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RE: Proposal for issue 170: referencing missing data

From: Jacek Kopecky <jacek@systinet.com>
Date: Mon, 21 Jan 2002 15:21:28 +0100 (CET)
To: "Williams, Stuart" <skw@hplb.hpl.hp.com>
cc: <xml-dist-app@w3.org>
Message-ID: <Pine.LNX.4.33.0201211517170.20623-100000@mail.idoox.com>
 Stuart,
 I see now, I never actually read the whole RFC 2116 and I took 
the imperatives as "use where appropriate". 
 In this case, I think many MUSTs should be changed to SHOULDs in 
our spec.
 I disagree with MAY instead of SHOULD for faulting on broken 
references because it seems to indicate that broken references 
are perfectly legal but MAY be unsupported in which case the 
implementation would fault. I don't think broken references are 
perfectly legal, does anyone? 8-)
 Best regards and thanks for the enlightening quote below,

                   Jacek Kopecky

                   Senior Architect, Systinet (formerly Idoox)
                   http://www.systinet.com/



On Mon, 21 Jan 2002, Williams, Stuart wrote:

 > Hi Jacek,
 > 
 > >From RFC 2116 [1] which we cite as a *normative* reference:
 > 
 > <quote>
 > 6. Guidance in the use of these Imperatives
 > 
 >    Imperatives of the type defined in this memo must be used with care
 >    and sparingly.  In particular, they MUST only be used where it is
 >    actually required for interoperation or to limit behavior which has
 >    potential for causing harm (e.g., limiting retransmisssions)  For
 >    example, they must not be used to try to impose a particular method
 >    on implementors where the method is not required for
 >    interoperability.
 > 
 > </quote>
 > 
 > 
 > Regards
 > 
 > Stuart
 > 
 > [1] http://www.ietf.org/rfc/rfc2119.txt?number=2119
 > 
 > > -----Original Message-----
 > > From: Jacek Kopecky [mailto:jacek@systinet.com]
 > > Sent: 21 January 2002 14:03
 > > To: Williams, Stuart
 > > Cc: xml-dist-app@w3.org
 > > Subject: RE: Proposal for issue 170: referencing missing data
 > > 
 > > 
 > >  Stuart,
 > >  when thinking about faulting, I don't think in terms of "does 
 > > not doing this break interop?" but in terms of "is this an error? 
 > > Always? Really, positively always?"
 > >  And if the answer to my version of the question is "yes, yes, 
 > > really, positively yes", I'd make generating a fault mandatory.
 > >  So since I think a broken link in SOAP Encoding graph indicates 
 > > an error, like, always, therefore I propose MUST. 
 > >  Let's please not loose again the context in which the MUST is 
 > > used - the words "when deserialization encounters a broken link" 
 > > which are meant to refrain from mandating checking when the data 
 > > is not in fact needed.
 > >  The spec is IMHO very deliberately talking about generating and 
 > > not reporting faults because SOAP is one-way in the core and only 
 > > MEPs can specify the reporting of generated faults. In some cases 
 > > the generated faults, even under MUST conditions, can be silently 
 > > dropped to a black hole by a conforming processor.
 > >  Best regards,
 > > 
 > >                    Jacek Kopecky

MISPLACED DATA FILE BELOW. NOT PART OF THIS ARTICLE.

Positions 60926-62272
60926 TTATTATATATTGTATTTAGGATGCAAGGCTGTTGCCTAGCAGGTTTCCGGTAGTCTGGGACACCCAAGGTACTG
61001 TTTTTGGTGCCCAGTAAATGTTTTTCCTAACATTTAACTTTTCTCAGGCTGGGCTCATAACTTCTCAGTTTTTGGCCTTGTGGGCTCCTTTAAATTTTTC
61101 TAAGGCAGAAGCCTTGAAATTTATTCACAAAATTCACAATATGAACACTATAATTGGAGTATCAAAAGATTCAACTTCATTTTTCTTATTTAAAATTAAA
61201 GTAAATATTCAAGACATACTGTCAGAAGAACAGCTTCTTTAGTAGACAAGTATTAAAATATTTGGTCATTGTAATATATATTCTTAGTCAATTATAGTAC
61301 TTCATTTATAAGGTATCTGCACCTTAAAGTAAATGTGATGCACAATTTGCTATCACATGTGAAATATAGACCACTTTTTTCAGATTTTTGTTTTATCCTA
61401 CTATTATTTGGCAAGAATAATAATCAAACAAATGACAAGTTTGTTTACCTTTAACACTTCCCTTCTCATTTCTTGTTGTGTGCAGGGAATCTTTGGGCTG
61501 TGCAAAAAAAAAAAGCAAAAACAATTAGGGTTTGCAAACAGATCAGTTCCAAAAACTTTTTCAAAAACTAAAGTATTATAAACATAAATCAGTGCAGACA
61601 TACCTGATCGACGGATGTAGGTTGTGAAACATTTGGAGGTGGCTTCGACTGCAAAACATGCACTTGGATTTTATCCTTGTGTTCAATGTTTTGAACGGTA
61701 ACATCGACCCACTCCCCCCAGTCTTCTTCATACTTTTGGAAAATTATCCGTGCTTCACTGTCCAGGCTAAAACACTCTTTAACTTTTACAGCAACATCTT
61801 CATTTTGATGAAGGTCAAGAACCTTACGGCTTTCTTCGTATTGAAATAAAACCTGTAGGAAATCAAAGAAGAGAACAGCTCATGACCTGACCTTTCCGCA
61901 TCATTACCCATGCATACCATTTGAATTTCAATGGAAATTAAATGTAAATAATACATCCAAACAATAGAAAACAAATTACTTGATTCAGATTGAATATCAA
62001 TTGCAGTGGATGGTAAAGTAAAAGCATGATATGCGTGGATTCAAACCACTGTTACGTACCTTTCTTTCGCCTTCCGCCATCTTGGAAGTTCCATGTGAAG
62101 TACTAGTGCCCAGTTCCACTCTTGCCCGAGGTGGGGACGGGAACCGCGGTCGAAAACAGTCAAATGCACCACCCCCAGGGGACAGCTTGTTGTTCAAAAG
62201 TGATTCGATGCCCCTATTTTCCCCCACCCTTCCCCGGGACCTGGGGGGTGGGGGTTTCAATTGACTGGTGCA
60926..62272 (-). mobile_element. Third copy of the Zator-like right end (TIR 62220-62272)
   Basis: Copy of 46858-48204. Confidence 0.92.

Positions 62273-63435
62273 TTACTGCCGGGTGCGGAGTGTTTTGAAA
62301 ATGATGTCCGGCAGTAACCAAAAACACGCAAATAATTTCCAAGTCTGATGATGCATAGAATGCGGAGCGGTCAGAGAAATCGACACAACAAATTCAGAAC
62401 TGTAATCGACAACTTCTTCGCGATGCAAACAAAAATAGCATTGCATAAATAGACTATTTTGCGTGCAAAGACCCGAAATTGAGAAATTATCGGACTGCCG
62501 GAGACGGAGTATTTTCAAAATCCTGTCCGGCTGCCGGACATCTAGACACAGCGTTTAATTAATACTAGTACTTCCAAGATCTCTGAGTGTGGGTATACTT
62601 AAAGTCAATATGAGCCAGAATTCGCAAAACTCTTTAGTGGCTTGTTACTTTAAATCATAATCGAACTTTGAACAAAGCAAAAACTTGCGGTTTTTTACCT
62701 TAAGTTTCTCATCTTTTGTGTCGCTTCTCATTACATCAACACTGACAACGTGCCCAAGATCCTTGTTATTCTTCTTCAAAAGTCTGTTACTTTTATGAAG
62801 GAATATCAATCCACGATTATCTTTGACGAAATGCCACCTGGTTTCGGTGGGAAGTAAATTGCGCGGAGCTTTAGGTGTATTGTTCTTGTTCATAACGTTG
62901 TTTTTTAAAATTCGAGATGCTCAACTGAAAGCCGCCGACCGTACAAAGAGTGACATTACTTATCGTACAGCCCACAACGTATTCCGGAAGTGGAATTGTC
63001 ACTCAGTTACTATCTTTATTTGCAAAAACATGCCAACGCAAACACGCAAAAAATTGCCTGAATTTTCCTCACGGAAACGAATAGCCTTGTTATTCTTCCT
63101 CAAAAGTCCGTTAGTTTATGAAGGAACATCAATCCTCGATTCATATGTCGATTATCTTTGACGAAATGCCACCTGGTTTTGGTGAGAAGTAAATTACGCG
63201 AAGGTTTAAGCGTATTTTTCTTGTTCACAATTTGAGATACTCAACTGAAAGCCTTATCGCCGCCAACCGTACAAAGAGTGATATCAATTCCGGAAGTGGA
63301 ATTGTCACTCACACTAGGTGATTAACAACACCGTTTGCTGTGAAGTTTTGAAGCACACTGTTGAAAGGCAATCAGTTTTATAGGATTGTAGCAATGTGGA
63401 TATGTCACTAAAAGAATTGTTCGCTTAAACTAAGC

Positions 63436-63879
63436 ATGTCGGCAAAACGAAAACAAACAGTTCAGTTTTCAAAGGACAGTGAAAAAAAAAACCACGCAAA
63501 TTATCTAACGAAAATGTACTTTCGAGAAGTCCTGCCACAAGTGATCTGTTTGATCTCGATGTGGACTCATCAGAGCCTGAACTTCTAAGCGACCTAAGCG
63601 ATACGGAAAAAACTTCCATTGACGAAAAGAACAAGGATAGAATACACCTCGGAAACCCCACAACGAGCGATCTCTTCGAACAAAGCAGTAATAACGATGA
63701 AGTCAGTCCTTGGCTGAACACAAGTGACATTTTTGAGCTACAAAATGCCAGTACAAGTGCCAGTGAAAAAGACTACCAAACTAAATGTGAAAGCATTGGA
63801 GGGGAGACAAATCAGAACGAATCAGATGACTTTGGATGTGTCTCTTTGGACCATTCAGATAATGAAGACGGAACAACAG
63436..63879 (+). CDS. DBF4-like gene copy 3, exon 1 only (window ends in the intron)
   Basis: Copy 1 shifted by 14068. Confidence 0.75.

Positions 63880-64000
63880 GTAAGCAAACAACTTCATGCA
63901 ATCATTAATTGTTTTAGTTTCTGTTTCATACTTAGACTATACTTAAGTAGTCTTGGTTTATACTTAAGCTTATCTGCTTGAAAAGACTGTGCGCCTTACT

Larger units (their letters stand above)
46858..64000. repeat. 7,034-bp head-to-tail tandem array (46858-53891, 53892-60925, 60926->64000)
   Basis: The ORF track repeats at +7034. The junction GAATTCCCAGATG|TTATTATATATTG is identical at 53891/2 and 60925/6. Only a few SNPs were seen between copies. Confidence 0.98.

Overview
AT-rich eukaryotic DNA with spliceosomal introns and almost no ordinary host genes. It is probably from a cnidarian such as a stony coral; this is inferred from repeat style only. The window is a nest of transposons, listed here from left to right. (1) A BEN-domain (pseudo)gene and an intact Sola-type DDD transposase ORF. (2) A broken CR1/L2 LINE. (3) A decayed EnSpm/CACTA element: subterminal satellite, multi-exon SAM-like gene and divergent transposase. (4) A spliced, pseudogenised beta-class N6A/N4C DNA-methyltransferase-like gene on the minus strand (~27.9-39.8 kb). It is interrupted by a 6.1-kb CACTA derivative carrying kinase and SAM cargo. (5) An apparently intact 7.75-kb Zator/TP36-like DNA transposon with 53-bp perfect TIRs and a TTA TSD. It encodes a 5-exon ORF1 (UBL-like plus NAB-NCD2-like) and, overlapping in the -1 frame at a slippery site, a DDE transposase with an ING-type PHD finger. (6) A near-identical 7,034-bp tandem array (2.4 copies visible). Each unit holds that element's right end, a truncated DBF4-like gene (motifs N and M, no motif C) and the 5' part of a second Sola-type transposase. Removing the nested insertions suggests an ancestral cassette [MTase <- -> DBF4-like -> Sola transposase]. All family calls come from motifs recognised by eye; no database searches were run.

> > 
 > >                    Senior Architect, Systinet (formerly Idoox)
 > >                    http://www.systinet.com/
 > > 
 > > 
 > > 
 > > On Mon, 21 Jan 2002, Williams, Stuart wrote:
 > > 
 > >  > Hi Jacek,
 > >  > 
 > >  > >  There has been the question of what a SOAP fault is meant to 
 > >  > > induce. My experience is that although in some cases there may be 
 > >  > > ways to gracefully handle the situation, usually faults like 
 > >  > > MustUnderstand, DataEncodingUnknown etc. are just reported 
 > >  > > somewhere and the client quits. I think the same handling should 
 > >  > > be expected on a MissingID fault.
 > >  > 
 > >  > I guess I should respond to that since I at least and one  who asks
 > what
 > >  > impact the generation of a Fault is intended to have.
 > >  > 
 > >  > The problem I have with MUST applied to the generation of faults (and
 > this
 > >  > is broader than just MissingID faults) MUST should be reserved for
 > things
 > >  > that give rise to interoperability problems. If someone goes against a
 > MUST
 > >  > bad things happen. At present our language is very much around the
 > >  > generation of faults and we say little about the reporting of faults.
 > >  > 
 > >  > So my question is, if someone fails to generate a fault in a given
 > >  > circumstance, does that give rise to an interoperability problem? 
 > >  > 
 > >  > If the answer is YES, then MUST is appropriate. 
 > >  > 
 > >  > Bear in mind that in the case of a MissingID the senders (or
 > intermediaries)
 > >  > conformance to the encoding style is already in doubt... what we're
 > >  > considering is the MUST on the generation of a MissingID fault.
 > >  > 
 > >  > If we are going to insist on MUST *generate* a fault, I would like to
 > >  > understand how interoperability would suffer if we were to relax MUST
 > to
 > >  > SHOULD or MAY.
 > >  > 
 > >  > I think that we can ask that question with respect to all cases of
 > fault
 > >  > generation that we specify.
 > >  > 
 > >  > I hope this response at least explains why I am reluctant about MUST...
 > I'd
 > >  > like to understand what the interoperability concern is if MUST were
 > relaxed
 > >  > to SHOULD or MAY.
 > >  > 
 > >  > Regards
 > >  > 
 > >  > Stuart
 > 
Received on Monday, 21 January 2002 09:21:30 GMT

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